In UX design, a storyboard is a series of panels or frames that visually describes and explores a user’s experience with a product. Telling a story through visuals is often more effective than using words.
A real product might have many screens, but your storyboard should focus on just the most important parts of a user’s experience with a product. As their name suggests, there’s a story that should be told through the panels of a storyboard. The four key elements of a storyboard are:
- Character: States the user in the storyboard.
- Scene: Gives designers a way to imagine the user’s environment.
- Plot: Describes the solution or benefit offered by the design.
- Narrative: Describes the problem the user is facing and how the design will solve this problem.
There are two common types of storyboards in UX design, both of which incorporate these four key elements:
- Big picture storyboards focus on what the user needs, their context, and why the product will be useful to the user. Big picture storyboards are often used early in the design process when designers are trying to get stakeholders to support their ideas.
- Close-up storyboards concentrate on the product and how it works. They’re best used in the middle to the end of the design process.
Let’s explore how we can create each of these storyboards with a real example. Imagine this scenario: You’re designing an app called Bandmate for musicians to recruit talented band members. A user that might come to your app for help is a guitarist in a rock band. We’ll call them Dan. Their band’s drummer suddenly quit, so Dan needs to find a new drummer.
Create a big picture storyboard
1. Start with a problem statement. This will help establish character and set the scene for your storyboard.
For this example, the problem statement might be:
Dan is a lead guitarist in a band who needs to hire a new drummer because they are having issues replacing the previous drummer.
2. Create a goal statement. Your goal statement helps you determine a plot (the benefit or solution of your design) for your storyboard.
A goal statement for this example might be:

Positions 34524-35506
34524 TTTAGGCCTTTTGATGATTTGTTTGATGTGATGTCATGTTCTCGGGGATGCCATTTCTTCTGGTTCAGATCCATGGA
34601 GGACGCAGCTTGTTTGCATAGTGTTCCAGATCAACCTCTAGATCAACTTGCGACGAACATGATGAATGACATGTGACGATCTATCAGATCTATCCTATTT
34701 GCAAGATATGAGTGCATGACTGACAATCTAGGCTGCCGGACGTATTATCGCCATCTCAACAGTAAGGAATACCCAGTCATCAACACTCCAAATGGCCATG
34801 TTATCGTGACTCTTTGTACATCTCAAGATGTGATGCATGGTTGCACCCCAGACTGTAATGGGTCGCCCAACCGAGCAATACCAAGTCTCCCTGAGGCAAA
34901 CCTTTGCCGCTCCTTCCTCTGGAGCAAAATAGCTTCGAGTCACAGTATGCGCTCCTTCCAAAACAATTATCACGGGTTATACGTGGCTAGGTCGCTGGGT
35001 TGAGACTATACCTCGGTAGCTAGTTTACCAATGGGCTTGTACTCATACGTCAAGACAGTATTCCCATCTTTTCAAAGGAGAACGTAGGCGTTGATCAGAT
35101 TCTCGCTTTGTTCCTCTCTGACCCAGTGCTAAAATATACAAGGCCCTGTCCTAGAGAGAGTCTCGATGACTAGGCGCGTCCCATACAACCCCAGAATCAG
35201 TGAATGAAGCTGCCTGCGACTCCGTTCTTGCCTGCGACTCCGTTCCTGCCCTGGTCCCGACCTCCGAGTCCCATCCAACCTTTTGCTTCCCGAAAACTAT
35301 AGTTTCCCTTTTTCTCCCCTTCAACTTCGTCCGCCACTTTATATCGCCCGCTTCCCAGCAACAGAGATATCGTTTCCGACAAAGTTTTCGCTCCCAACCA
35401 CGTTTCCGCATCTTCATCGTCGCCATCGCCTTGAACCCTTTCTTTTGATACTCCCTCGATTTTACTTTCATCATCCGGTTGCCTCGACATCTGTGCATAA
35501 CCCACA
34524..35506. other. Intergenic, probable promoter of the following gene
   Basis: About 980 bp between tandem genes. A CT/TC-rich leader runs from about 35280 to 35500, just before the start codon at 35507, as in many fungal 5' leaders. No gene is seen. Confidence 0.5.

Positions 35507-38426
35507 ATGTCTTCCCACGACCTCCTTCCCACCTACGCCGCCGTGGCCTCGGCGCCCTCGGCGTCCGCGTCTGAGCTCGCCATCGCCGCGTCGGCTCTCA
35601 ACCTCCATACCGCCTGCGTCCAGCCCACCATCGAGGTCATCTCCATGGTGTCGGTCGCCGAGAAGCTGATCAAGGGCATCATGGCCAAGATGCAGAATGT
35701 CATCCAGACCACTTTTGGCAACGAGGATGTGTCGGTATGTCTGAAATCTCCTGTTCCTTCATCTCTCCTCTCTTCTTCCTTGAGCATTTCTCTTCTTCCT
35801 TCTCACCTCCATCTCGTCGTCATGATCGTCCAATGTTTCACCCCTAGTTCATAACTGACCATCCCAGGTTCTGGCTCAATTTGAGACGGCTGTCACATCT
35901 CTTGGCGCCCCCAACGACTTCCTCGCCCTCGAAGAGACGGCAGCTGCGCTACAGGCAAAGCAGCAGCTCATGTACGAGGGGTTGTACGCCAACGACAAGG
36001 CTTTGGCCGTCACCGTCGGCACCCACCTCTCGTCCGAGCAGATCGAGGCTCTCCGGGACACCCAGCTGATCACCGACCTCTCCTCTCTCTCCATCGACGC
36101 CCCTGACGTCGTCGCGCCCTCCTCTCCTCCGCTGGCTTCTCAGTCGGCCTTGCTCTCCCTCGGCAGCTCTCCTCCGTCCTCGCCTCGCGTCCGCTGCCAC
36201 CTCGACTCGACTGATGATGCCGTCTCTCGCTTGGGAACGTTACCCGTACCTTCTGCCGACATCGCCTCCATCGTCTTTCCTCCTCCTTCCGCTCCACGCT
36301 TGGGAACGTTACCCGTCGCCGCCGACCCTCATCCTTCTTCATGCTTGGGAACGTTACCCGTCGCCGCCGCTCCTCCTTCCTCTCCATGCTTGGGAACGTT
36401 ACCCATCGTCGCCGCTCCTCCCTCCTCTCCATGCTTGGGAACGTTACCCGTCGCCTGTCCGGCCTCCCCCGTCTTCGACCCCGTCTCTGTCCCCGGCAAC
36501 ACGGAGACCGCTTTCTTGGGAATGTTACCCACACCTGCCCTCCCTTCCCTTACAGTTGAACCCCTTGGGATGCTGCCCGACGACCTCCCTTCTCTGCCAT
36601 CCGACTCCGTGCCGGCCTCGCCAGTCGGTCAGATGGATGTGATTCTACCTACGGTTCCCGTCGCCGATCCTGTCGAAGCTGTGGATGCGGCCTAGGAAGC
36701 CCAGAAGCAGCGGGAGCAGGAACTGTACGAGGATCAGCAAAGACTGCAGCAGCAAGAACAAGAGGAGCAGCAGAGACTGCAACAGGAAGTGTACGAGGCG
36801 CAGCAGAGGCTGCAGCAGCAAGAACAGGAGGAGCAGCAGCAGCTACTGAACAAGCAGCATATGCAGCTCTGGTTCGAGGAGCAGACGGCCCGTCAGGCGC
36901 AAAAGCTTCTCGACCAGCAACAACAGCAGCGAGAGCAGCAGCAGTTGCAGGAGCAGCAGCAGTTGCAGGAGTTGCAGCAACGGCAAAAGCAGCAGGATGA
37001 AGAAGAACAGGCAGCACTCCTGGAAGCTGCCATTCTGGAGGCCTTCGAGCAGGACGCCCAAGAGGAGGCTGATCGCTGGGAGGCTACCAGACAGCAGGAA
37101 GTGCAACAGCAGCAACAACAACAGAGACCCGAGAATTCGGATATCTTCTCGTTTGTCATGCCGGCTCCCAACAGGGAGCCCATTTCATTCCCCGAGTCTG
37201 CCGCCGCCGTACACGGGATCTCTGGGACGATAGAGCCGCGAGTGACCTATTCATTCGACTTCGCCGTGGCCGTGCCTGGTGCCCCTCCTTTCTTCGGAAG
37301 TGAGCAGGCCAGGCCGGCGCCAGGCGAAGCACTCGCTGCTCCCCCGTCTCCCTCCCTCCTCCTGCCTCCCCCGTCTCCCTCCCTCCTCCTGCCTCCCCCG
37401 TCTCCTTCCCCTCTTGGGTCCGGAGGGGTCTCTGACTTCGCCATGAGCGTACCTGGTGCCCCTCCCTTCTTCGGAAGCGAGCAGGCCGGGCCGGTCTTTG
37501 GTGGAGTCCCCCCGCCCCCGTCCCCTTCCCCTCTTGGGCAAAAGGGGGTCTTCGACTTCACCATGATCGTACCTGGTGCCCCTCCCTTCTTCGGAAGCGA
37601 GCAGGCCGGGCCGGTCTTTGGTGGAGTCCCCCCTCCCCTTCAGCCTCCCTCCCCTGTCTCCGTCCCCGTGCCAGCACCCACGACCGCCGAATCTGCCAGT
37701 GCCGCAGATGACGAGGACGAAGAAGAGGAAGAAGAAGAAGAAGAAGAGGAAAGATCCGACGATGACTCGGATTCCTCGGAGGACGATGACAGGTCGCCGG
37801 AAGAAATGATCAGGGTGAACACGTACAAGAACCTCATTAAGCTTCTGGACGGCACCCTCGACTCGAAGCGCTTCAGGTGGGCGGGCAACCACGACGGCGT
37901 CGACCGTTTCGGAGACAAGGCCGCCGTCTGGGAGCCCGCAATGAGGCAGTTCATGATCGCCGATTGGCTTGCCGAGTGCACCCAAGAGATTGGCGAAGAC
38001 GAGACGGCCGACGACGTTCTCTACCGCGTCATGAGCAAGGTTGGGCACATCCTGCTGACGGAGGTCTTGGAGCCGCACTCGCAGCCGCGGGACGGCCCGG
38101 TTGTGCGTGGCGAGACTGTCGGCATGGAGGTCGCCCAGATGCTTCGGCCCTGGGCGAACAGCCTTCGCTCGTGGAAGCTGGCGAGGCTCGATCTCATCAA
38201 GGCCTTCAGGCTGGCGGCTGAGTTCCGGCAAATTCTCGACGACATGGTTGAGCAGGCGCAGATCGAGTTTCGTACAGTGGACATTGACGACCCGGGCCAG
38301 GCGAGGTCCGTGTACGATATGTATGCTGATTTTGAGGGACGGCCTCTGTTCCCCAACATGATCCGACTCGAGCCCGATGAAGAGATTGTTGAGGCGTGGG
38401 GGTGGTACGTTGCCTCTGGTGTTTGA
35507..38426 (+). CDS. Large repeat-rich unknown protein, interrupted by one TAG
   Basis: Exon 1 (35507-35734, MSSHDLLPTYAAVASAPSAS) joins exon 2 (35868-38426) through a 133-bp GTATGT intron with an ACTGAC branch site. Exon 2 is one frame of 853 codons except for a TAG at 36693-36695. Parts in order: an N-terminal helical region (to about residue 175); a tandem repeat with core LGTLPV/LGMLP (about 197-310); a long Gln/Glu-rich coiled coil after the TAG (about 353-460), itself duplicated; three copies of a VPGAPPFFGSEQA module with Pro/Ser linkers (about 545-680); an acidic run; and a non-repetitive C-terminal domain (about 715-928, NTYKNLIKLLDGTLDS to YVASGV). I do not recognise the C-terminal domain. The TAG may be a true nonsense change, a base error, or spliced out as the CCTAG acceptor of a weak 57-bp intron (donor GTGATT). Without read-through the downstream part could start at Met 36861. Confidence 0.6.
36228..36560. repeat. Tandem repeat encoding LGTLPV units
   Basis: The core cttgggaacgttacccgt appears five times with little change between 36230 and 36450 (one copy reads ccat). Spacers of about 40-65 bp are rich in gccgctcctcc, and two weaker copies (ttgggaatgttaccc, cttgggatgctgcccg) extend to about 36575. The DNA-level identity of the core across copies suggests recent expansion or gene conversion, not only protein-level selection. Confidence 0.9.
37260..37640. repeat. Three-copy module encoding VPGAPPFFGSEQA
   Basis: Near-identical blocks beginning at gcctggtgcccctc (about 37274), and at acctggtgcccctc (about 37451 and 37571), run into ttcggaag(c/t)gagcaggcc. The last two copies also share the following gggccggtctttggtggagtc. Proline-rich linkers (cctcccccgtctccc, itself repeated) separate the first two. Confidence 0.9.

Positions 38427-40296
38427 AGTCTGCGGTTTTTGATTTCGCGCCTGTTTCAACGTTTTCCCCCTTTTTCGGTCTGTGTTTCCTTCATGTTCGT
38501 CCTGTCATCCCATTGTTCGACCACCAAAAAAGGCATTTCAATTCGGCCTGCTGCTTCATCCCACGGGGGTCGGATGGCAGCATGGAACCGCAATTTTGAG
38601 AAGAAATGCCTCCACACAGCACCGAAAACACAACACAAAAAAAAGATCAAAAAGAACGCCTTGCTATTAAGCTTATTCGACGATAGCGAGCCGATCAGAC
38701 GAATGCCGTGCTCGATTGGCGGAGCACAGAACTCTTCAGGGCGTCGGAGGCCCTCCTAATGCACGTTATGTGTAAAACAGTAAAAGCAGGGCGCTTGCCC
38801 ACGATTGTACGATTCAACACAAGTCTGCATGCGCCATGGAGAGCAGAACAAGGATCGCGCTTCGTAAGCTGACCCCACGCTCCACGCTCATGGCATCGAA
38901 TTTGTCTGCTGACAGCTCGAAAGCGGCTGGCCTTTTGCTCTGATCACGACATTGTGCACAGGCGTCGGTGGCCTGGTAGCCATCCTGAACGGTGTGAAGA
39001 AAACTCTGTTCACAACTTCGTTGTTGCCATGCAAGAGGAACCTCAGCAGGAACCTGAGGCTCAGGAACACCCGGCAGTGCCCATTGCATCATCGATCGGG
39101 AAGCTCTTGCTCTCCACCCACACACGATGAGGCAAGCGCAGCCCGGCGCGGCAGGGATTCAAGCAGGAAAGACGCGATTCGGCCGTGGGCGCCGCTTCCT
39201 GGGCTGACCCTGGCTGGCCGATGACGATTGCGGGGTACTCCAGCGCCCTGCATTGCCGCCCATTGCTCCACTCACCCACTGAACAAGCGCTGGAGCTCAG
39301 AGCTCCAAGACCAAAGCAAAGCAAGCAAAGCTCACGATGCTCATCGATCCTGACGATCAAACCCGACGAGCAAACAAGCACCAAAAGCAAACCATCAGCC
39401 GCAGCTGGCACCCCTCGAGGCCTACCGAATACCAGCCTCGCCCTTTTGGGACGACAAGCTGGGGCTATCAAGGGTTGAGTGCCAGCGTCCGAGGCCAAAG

Our Bandmate app will let users recruit new or substitute musicians which will affect users who need new band members by letting them easily find qualified musicians to hire. We will measure effectiveness by reading user reviews and tracking successful hires.
3. Set up the storyboard. You can use the storyboard template shown in the videos about storyboarding, or you can draw a similar outline on a piece of paper.
To use the template for this course item, click the link below and select “Use Template.”
Link to template: storyboard template
4. Add the storyboard scenario. Begin filling out the storyboard template by adding the scenario. At the top of the template, write a sentence that sets the narrative for the storyboard. Thinking back to the problem from the problem statement and the solution from the goal statement, write a short, clear sentence that describes the user and the problem your design solves for them. Consider the end result that will solve the user’s problem.
For this example, you want the Bandmate app to help Dan find a new drummer for their band. So the scenario at the top of the storyboard might be:
An app that allows users to recruit qualified, new, or substitute musicians to join their band.
5. Draw one idea per panel. The first panel is used to set the scene for the story. Then with each additional panel, think about actions that push the story forward and how the user feels in each panel.
In the first panel, what is the event that triggers Dan to find a new drummer? In this case, Dan’s drummer quit, so he needs to find a replacement drummer to join the band.
In the second panel, Dan finds and opens an app that can help him recruit qualified, new, or substitute musicians that are located in his local area. This action should be drawn in its own panel.
In the third panel, Dan finds an experienced drummer who lives nearby while scrolling through the app. He filters for drummers with at least five years of experience in a professional band, who have good reviews, and who live within 30 miles of his current location.